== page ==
Emergency Managers Are Bad, Bankruptcy Far Worse

Ballot proposal would end some cities' best option at fiscal survival

Michigan’s recently beefed-up "emergency manager" law gives broad powers to a state appointee if a local government or school district fails its citizens financially in one of 18 explicit ways.

Assuming a referendum passes a legal challenge and makes it to the ballot, citizens will vote in November on whether to keep or overturn this law.

Before an emergency manager is appointed, a city or school district must have created an astounding fiscal mess. For all the controversy surrounding the law, only seven EMs have been appointed. Without their EM's "house cleaning," most of these cities and school districts would probably be headed for bankruptcy court, where judges have vastly more power than any emergency manager.

Around the country there are a growing number of painful examples when there is no effective law in place to address a local government's fiscal crisis.

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For example, Stockton, Calif., just became the third municipal bankruptcy in the state’s history. Prior to officially declaring Chapter 9, the city cut its police force by 25 percent, cut its fire department by 30 percent and reduced pay for all public employees by over 20 percent. Eventually, it stopped paying its vendors, and it will shortly not be able to make payroll for anyone.

Central Falls, R.I., entered bankruptcy proceedings and slashed the pensions of current retired public employees by 34 percent. This was after property and car taxes were increased 20 percent. Meanwhile, city officials report that nearly half of the town’s homes are boarded-up.

Scranton, Pa., might be the best example for why local government entities should avoid bankruptcy. The state’s sixth most populous city is down to its last $5,000 and has slashed the wages of its employees — from the mayor on down — to minimum wage. The mayor is also looking to raise taxes on Scranton citizens by 78 percent over the next three years.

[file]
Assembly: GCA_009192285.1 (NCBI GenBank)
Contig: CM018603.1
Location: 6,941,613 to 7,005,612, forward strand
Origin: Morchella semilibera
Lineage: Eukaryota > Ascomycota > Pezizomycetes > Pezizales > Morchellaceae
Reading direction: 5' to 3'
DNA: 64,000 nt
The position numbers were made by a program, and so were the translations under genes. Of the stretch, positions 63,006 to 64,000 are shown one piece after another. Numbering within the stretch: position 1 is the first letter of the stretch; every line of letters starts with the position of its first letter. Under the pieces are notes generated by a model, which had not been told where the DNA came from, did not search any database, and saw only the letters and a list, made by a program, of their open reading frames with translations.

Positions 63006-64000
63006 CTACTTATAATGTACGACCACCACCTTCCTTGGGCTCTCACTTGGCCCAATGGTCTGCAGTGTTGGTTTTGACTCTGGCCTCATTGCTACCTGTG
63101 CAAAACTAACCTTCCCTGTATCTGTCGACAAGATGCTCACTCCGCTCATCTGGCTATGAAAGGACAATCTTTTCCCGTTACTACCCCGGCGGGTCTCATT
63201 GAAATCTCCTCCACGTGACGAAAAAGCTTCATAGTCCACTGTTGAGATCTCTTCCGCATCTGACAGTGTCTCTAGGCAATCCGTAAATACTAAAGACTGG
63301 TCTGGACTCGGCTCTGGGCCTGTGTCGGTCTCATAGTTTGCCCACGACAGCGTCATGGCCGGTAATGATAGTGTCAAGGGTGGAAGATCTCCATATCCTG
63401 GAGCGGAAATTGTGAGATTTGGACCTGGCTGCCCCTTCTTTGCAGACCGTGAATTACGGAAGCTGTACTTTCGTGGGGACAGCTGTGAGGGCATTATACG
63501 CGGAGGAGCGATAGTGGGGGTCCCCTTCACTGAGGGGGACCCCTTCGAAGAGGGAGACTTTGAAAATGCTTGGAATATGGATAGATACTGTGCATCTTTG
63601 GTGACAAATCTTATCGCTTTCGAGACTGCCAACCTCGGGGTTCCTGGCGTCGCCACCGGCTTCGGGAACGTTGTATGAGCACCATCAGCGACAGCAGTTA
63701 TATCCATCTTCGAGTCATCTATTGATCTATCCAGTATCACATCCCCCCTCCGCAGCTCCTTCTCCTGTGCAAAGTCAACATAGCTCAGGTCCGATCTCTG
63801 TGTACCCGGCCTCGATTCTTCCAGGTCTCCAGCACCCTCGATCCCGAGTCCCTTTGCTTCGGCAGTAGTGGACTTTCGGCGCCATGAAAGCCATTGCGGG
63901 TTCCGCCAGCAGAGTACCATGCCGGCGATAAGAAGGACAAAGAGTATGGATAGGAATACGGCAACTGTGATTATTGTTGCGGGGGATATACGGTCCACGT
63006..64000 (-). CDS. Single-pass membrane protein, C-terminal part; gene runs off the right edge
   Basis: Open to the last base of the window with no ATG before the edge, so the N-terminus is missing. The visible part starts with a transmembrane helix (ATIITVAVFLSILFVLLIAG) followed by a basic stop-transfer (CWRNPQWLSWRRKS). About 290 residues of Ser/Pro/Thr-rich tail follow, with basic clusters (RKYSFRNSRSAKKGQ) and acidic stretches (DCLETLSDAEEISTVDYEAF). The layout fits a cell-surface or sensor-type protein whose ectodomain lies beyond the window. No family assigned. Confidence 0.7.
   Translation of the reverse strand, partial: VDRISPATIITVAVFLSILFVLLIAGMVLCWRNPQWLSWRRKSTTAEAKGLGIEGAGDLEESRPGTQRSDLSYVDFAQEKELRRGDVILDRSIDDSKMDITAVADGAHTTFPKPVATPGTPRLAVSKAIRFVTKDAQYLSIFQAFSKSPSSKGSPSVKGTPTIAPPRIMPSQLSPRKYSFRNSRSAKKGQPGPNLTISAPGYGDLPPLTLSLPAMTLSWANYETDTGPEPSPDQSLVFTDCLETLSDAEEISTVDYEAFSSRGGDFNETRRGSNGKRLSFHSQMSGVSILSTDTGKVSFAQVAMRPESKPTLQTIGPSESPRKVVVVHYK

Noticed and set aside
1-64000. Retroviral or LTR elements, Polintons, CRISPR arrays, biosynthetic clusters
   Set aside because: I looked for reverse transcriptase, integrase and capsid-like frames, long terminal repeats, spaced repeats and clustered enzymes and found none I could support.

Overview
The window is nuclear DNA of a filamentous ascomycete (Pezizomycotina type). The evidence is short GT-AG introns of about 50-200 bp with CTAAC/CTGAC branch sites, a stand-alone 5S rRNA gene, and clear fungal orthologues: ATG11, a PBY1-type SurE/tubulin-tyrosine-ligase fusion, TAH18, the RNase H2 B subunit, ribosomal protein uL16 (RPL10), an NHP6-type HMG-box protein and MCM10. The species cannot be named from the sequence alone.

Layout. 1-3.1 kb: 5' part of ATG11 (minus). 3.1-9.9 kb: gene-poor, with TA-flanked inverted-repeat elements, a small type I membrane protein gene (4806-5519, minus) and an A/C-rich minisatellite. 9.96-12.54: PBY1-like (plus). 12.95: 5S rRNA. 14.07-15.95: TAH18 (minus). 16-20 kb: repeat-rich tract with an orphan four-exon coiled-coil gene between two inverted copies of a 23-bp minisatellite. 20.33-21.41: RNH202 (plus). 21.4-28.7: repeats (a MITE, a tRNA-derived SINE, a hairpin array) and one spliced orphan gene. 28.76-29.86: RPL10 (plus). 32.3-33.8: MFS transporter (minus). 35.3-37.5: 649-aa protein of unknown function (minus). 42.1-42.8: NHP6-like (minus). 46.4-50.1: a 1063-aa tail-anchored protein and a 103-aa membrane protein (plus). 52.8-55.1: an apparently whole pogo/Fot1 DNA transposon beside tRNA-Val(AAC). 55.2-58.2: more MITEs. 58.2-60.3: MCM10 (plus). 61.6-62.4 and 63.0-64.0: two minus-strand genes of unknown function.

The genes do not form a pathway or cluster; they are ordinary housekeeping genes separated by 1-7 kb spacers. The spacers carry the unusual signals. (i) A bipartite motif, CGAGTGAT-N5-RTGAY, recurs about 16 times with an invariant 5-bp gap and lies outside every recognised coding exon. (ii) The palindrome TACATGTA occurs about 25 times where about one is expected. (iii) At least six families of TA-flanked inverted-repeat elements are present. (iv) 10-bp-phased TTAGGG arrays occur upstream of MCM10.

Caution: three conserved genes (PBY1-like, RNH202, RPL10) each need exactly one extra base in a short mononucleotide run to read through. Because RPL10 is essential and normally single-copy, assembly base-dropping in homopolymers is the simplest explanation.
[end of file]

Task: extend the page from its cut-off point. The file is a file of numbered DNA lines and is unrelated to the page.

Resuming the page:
Paying more for fewer employees and worse services is the price of fiscal malpractice in local governments. Opponents of the emergency manager law loudly blow "local control" trumpets. They ignored the reality that powerful special interest groups, which get their money from city workers and use it to lobby local politicians, have created corrupt systems immune to home-grown reform efforts. Witness Detroit, once one of the largest and richest cities in the world, now become the case study of a municipal “death spiral.”

When forced to choose between an emergency manager and a federal bankruptcy judge, local citizens and government employees should be grateful for the option of getting the former.


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Detroit Prep is a top-rated and economically and racially diverse charter school in the city. It's growth means it needs to move out from a church basement and into a new location. Nearby is a former Detroit Public Schools building, sitting empty for years. But, worried about competition, the public school district refused to sell. For years, district and local government officials in Detroit had worked to block public charter schools. They pushed legislation at the Michigan Capitol to hinder them, refused to sell to them, transferred surplus buildings from the district to the city government and imposed deed restrictions on property sales to private developers. All of it was aimed to hinder or even prevent charter school choice outside the confines of the Detroit school district.

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